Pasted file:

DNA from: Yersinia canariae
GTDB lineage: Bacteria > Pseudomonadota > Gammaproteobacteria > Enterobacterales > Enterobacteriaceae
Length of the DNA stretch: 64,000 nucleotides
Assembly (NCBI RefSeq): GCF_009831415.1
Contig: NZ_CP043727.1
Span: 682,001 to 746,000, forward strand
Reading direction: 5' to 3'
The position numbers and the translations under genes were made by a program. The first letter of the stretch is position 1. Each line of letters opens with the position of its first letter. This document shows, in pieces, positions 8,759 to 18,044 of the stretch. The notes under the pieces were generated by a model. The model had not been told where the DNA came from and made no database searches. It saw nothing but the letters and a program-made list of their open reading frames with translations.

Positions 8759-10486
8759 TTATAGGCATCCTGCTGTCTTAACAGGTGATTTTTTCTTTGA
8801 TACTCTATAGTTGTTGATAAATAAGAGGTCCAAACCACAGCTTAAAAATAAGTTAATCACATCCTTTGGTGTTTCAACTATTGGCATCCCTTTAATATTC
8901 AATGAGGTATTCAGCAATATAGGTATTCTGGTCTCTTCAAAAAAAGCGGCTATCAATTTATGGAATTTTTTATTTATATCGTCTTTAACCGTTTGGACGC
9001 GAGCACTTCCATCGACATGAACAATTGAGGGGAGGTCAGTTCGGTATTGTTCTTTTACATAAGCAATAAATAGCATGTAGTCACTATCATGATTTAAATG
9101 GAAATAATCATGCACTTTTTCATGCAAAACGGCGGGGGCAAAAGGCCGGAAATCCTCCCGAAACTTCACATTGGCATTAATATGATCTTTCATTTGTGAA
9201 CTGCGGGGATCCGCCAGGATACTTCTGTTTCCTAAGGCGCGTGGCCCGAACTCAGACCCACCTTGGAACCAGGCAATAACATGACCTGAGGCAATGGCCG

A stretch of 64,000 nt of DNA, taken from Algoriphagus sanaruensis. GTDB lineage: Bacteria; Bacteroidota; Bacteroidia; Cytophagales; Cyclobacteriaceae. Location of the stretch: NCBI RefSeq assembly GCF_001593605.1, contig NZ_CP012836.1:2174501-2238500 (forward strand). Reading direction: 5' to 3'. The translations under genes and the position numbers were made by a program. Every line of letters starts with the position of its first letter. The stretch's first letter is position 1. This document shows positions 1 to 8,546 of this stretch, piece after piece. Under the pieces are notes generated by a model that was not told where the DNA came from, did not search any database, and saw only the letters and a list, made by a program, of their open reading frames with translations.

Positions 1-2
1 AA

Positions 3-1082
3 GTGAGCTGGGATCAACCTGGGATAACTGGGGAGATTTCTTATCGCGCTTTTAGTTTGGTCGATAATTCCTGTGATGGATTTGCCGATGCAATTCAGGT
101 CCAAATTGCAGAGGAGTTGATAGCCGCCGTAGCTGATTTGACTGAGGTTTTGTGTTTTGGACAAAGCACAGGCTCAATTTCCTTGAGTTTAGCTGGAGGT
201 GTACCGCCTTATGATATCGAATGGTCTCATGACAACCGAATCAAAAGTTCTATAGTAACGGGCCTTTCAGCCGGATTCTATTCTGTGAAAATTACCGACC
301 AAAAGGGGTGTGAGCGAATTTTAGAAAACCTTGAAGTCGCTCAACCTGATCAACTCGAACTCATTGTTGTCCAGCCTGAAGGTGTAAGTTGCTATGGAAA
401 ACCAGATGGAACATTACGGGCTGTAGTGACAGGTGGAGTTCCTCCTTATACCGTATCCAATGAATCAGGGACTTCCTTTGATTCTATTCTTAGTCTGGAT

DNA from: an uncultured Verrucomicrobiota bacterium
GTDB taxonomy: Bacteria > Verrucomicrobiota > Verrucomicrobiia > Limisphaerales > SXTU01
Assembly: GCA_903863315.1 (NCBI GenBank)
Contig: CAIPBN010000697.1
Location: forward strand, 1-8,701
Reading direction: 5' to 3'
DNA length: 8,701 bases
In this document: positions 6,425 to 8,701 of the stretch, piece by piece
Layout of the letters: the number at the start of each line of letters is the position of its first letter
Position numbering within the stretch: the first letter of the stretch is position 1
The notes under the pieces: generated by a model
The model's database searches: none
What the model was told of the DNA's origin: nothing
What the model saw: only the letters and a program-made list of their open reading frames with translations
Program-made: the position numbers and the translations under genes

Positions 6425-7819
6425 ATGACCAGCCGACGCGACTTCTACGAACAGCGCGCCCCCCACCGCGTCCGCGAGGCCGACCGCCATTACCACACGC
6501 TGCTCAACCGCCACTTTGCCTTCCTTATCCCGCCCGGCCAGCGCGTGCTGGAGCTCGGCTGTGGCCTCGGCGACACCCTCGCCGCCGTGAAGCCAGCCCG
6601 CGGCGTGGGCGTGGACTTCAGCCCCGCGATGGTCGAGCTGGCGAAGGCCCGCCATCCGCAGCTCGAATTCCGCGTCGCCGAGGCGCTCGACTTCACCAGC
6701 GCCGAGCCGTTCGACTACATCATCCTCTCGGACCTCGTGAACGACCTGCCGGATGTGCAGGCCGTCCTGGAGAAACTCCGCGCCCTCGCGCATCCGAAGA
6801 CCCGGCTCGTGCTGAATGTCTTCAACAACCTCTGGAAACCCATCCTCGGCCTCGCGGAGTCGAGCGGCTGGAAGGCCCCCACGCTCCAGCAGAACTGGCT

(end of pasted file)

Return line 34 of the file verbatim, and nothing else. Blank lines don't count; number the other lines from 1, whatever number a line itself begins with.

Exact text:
Position numbering within the stretch: the first letter of the stretch is position 1